House narrowly passes divorce bill

The House of Representatives has approved a bill that legalizes absolute divorce in the Philippines. The bill, known as House Bill 9349, passed with a vote of 126-109-20 and is based on limited grounds and a well-defined judicial process.

This is the second time that a measure legalizing divorce has been passed by the House, with the first instance occurring in 2018 during the 17th Congress. The bill does not recognize “no-fault, quickie, drive-thru, email, or notarial” divorces, according to Rep. Edcel Lagman, the principal author of the bill.

Under the measure, there are specific and reasonable grounds for divorce, and the petition must undergo judicial scrutiny to prevent abuse and collusion. Lagman emphasized that divorce is not for everyone and is only an alternative remedy for those with just and valid causes.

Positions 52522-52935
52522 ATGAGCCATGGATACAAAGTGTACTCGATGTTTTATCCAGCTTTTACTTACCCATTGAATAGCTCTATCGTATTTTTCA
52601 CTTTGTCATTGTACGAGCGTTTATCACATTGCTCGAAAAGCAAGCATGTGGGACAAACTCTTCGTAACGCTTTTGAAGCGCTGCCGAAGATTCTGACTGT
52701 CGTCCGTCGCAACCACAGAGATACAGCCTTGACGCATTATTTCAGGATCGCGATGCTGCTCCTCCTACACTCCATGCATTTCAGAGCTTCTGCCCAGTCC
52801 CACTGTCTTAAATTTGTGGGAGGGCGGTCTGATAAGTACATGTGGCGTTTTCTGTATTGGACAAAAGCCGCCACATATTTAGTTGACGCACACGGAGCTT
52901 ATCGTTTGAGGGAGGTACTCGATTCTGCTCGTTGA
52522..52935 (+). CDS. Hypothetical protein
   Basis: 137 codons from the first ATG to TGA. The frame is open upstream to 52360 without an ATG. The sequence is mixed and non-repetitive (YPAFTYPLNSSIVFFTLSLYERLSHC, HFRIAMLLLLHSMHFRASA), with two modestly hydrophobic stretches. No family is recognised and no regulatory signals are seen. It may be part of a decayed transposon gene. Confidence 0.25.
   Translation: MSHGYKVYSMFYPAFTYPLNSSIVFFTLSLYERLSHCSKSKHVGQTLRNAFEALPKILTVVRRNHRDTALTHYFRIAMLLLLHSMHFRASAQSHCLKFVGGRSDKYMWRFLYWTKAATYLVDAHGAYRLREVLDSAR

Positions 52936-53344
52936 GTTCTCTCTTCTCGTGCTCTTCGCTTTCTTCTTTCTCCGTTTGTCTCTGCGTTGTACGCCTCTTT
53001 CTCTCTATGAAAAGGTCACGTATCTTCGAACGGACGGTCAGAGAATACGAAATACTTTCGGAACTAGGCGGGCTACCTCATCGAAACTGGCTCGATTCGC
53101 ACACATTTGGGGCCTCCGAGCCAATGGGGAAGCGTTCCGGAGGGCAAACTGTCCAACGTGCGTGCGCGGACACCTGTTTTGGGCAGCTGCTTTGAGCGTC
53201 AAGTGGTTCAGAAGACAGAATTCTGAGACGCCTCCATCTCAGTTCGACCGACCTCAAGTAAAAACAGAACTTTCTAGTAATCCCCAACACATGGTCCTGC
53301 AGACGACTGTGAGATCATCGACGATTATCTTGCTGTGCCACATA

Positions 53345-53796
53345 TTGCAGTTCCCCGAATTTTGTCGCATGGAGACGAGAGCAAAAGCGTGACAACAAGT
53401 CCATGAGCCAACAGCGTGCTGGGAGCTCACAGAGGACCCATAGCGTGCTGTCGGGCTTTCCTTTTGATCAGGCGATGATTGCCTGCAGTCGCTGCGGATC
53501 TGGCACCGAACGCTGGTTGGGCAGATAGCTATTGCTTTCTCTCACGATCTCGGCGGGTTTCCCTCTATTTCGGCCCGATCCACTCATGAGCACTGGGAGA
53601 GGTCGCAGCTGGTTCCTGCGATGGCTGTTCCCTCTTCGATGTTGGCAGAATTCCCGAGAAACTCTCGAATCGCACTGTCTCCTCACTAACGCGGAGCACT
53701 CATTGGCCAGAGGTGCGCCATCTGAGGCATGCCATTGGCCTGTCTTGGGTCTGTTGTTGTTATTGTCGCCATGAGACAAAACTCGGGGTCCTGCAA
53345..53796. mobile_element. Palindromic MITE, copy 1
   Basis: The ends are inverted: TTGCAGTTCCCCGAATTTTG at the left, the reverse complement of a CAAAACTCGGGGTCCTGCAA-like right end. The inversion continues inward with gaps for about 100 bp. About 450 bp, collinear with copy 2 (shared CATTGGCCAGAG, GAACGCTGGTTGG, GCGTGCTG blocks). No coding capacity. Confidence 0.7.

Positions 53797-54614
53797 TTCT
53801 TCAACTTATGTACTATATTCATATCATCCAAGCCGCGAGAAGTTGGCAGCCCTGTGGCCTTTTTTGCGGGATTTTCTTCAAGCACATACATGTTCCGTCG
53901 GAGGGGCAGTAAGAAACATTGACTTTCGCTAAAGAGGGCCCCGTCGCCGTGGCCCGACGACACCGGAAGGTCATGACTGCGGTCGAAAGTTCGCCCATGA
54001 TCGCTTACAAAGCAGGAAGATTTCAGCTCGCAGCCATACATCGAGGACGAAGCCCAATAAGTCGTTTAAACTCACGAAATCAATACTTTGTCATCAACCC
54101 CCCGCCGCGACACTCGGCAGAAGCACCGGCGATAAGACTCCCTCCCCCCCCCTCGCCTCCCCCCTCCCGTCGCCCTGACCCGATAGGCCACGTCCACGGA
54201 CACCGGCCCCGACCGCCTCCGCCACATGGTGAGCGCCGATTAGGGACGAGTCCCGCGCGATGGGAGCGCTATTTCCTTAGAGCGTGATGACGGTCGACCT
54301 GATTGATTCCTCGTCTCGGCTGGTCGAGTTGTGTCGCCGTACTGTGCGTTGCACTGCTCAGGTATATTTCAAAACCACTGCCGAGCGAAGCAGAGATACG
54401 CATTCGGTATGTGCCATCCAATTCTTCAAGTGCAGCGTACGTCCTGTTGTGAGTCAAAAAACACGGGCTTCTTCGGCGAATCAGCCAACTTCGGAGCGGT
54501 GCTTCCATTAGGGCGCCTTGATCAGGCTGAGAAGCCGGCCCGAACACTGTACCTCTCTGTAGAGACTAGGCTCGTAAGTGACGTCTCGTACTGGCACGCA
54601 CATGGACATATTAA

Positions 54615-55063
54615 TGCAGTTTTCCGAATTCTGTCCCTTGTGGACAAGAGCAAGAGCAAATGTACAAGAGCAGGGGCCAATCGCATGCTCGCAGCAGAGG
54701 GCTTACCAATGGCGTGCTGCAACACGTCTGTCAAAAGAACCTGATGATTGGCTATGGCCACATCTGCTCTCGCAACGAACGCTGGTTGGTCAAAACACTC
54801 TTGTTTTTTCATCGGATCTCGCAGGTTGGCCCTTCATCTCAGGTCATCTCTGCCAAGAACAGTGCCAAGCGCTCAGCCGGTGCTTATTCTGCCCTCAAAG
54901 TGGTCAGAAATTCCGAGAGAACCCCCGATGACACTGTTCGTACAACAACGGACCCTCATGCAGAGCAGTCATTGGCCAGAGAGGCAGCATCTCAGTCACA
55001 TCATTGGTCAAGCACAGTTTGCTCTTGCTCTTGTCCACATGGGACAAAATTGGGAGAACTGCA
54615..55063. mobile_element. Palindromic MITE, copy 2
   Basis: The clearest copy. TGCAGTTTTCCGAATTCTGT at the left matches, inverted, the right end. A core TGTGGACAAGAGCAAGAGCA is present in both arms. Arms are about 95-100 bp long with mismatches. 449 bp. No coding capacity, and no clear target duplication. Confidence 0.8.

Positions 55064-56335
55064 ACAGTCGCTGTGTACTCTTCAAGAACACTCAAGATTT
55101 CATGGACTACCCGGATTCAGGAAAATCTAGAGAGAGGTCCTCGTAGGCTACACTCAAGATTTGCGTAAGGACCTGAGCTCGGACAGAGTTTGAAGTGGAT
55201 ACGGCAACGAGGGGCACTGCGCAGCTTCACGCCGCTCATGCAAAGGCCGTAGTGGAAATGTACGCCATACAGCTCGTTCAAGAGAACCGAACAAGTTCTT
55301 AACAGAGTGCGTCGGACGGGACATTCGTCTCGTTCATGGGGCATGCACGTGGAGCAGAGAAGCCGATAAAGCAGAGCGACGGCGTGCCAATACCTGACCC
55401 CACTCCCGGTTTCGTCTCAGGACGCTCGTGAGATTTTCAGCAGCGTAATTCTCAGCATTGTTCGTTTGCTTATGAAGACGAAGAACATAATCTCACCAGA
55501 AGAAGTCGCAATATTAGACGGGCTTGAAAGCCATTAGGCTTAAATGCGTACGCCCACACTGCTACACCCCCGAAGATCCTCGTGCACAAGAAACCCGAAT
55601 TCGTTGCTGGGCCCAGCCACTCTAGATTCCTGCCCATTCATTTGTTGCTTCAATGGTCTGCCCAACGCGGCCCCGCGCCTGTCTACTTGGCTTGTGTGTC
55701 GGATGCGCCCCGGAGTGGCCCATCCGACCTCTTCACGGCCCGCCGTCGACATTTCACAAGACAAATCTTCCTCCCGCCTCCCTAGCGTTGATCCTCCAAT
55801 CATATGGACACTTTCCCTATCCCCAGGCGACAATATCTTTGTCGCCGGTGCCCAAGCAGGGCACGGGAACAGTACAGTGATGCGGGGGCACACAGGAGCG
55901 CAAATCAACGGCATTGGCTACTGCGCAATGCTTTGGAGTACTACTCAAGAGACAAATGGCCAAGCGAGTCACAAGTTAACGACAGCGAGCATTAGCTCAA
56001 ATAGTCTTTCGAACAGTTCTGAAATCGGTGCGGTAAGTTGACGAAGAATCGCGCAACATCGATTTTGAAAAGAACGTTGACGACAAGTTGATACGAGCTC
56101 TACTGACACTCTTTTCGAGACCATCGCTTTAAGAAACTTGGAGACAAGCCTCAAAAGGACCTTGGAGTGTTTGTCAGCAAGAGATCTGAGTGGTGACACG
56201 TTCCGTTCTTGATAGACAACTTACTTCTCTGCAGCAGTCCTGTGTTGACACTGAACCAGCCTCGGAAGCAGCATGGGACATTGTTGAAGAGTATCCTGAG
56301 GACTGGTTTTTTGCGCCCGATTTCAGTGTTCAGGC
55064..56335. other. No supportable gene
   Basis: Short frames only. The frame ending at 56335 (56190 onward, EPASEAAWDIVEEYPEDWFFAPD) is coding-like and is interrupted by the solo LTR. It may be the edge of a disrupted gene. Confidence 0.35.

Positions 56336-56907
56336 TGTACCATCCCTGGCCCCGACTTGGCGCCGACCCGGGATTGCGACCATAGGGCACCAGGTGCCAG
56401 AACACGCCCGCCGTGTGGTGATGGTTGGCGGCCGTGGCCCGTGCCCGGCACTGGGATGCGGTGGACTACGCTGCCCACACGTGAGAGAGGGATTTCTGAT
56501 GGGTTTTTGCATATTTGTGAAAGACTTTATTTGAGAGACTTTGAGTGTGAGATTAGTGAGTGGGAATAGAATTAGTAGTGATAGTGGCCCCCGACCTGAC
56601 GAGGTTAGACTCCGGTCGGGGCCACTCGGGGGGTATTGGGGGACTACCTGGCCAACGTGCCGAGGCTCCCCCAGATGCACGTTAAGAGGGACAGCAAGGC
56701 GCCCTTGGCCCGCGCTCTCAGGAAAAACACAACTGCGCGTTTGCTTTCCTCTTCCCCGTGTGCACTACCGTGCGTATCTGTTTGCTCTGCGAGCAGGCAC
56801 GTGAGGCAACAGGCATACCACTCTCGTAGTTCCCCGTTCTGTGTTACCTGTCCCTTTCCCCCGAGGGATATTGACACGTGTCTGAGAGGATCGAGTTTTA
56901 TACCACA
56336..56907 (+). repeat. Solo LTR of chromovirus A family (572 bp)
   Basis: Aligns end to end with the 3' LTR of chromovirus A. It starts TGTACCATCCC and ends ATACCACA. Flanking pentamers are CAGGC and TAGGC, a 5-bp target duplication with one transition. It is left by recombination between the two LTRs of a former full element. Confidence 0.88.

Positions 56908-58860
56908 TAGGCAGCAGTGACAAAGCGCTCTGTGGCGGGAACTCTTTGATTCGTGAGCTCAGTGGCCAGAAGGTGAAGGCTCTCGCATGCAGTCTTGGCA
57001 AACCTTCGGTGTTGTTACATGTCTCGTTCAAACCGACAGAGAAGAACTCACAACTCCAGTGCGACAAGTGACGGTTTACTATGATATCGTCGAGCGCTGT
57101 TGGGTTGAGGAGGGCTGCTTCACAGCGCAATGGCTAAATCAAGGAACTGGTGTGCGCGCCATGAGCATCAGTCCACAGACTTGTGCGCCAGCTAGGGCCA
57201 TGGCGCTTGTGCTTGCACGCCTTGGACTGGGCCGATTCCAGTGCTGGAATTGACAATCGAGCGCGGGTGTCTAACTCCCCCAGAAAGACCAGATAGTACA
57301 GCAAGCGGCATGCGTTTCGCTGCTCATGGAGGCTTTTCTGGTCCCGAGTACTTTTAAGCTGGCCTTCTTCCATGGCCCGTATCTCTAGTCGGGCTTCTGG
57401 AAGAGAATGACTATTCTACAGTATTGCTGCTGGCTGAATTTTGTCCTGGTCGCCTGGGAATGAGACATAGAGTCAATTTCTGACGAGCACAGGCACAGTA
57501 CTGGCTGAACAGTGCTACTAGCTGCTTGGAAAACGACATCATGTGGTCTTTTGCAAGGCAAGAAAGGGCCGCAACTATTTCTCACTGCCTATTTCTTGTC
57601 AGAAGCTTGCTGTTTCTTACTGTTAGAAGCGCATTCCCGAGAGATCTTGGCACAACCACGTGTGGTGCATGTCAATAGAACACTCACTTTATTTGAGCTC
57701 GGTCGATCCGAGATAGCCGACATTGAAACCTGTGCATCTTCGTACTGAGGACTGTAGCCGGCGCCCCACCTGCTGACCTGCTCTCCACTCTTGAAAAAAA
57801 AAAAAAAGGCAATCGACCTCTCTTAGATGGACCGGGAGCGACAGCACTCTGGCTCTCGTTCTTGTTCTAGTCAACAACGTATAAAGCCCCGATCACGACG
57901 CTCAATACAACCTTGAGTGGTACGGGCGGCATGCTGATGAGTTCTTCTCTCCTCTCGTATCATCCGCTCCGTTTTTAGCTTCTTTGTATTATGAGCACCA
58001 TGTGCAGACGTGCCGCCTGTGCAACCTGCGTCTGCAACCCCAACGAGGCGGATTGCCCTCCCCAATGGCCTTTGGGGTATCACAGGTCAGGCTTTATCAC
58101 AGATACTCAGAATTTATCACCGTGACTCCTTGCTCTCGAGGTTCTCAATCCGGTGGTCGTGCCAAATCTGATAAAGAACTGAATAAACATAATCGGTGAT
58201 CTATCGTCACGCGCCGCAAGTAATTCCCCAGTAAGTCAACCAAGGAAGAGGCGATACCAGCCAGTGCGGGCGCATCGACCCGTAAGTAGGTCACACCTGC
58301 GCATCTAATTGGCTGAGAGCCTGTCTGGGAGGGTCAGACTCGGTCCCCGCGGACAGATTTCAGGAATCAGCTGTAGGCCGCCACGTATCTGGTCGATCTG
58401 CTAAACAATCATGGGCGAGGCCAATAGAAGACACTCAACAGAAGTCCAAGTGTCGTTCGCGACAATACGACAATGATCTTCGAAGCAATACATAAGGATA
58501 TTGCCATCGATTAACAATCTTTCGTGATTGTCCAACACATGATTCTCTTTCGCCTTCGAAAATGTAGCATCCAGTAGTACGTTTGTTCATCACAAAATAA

The bill sets requirements and legal steps for couples to file a petition for absolute divorce, including establishing an irreparably broken marriage. Grounds for divorce include legal separation, annulment, separation in fact for at least five years, psychological incapacity, sex reassignment surgery, irreconcilable differences, and domestic or marital abuse.

Despite opposition from conservative groups and lawmakers, supporters of the bill argue that current options for couples to separate, like annulment, are expensive and inaccessible. The bill will now be sent to the Senate for deliberation, where it faces opposition from many members.

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